The Incidence of Arthropod-Borne Viruses in a Population of Culicine Mosquitoes in Tongaland, Union of South Africa (January, 1956, through April, 1960)

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  • Arthropod-borne Virus Research Unit, P. O. Box 1038, Johannesburg, Union of South Africa
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Summary and Conclusions

From January, 1956, through April, 1960, 171,210 culicine mosquitoes from Ndumu, Natal, Union of South Africa, were inoculated into mice in 2,325 lots for attempted virus isolation. Fifty-nine recoveries of viruses were effected.

The viral isolates, including nine identified viral types, were recovered from nine species of mosquito, but among these the only ones principally concerned were Aedes (Neomelaniconion) circumluteolus (Theobald), Culex (Culex) univittatus Theobald, Mansonia (Mansonioides) africana (Theobald) and Mansonia (Mansonioides) uniformis (Theobald), in the order named.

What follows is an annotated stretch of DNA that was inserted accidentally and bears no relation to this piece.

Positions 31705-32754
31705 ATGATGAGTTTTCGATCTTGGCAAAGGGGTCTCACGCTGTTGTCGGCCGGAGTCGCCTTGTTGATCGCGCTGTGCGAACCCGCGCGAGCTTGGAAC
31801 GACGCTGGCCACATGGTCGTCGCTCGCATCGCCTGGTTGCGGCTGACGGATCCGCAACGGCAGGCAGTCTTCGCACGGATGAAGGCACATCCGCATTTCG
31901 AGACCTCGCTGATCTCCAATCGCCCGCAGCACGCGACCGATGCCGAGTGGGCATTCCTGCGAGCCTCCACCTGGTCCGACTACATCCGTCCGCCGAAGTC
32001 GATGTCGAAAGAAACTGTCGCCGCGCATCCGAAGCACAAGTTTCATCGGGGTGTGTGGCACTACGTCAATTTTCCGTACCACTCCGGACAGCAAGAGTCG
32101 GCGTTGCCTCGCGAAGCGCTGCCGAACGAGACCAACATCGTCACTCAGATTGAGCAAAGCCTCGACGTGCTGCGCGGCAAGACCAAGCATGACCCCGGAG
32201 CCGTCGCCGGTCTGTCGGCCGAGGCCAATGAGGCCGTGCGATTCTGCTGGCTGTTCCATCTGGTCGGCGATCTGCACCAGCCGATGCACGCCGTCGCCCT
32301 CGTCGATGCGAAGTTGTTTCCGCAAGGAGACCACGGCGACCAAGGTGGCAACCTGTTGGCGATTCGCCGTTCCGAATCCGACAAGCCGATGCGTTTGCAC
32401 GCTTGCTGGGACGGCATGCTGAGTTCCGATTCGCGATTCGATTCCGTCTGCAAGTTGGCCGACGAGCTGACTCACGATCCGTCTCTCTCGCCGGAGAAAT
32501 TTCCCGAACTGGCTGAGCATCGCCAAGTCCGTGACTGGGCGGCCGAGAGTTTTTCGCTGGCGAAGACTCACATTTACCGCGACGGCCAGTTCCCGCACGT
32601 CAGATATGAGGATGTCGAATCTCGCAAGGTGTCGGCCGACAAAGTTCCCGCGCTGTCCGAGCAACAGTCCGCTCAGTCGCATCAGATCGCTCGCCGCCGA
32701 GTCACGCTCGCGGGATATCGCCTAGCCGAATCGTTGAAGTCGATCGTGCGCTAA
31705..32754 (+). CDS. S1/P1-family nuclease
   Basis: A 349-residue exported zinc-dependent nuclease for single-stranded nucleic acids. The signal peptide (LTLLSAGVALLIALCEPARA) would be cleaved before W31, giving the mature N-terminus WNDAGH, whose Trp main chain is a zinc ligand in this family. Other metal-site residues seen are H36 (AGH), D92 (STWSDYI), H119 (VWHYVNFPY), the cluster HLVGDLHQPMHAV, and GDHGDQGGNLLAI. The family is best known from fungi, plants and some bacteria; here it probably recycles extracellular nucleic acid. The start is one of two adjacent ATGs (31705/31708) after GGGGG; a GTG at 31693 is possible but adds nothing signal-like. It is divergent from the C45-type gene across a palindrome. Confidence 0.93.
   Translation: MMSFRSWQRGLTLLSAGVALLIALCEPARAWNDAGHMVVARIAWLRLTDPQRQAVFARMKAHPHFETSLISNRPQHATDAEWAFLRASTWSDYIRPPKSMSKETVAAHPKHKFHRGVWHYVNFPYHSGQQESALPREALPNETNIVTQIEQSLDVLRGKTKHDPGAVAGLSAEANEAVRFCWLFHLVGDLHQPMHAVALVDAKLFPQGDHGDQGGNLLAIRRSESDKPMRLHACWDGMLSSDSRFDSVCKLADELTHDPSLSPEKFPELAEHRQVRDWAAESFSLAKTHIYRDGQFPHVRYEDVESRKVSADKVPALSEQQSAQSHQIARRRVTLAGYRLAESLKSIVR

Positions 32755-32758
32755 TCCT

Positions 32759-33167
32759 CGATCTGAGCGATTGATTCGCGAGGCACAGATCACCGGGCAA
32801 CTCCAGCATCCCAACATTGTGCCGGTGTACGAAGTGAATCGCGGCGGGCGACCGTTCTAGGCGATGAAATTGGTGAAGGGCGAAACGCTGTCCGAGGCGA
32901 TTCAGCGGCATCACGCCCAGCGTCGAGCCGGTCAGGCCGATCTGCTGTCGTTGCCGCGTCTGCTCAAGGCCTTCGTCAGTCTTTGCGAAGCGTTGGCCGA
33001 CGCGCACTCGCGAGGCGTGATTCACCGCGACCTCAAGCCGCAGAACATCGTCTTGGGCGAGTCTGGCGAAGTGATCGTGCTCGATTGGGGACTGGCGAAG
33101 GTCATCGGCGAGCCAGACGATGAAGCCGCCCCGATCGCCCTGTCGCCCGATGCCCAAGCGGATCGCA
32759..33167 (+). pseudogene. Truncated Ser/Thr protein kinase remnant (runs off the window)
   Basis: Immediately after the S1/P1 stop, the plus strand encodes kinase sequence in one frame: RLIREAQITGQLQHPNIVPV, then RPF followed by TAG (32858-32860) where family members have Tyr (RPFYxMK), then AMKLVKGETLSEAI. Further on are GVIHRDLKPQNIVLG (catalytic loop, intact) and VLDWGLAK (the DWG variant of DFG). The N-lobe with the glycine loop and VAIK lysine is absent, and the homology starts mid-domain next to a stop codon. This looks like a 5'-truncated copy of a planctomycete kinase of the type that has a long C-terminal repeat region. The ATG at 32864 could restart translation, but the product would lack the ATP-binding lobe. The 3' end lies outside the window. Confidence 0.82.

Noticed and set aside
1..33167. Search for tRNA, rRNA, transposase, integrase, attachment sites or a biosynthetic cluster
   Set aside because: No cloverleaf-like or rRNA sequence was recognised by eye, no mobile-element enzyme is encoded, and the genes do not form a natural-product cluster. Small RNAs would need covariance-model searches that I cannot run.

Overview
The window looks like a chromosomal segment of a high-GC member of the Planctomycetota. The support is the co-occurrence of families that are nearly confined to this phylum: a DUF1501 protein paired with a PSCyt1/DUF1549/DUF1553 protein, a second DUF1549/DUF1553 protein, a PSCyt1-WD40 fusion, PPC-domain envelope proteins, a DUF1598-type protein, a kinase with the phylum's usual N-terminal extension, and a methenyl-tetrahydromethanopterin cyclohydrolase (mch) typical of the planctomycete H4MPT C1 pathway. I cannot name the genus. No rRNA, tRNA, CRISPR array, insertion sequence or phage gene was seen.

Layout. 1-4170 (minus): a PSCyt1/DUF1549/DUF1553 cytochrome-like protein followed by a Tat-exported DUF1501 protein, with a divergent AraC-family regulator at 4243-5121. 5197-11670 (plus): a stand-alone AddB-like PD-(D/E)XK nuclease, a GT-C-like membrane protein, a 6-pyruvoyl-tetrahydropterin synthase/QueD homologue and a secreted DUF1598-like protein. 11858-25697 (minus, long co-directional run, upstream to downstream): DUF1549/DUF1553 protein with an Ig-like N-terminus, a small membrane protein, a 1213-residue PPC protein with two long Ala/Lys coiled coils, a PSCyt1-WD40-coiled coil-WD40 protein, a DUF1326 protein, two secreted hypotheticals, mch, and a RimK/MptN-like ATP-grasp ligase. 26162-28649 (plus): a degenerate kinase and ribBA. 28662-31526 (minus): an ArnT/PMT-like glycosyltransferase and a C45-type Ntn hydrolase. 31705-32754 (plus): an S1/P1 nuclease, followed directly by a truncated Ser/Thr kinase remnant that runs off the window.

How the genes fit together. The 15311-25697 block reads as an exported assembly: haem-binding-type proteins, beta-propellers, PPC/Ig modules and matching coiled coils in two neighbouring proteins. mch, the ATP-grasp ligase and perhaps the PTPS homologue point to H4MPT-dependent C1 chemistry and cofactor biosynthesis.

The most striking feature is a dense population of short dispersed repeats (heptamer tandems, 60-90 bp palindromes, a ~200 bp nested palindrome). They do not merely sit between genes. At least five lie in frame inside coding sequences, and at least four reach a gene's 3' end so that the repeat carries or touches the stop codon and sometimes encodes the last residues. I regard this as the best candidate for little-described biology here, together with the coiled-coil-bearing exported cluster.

The incidence of viral isolates in time and space at Ndumu indicates the possibility of the following assumptions having some basis in fact: (a) host specificity of most of the viruses concerned is not strict among genera of the tribe Culicini; (b) the virus types occurring in the Ndumu region may have undetected local cryptic cycles, their episodic reappearances being accounted for less by foreign reintroduction than by the occasional conjunction of ecological conditions that permits them to enter mosquito cycles detectable by current methods of investigation.

Author Notes

Present address: The Rockefeller Foundation, 111 West 50th Street, New York 20, New York.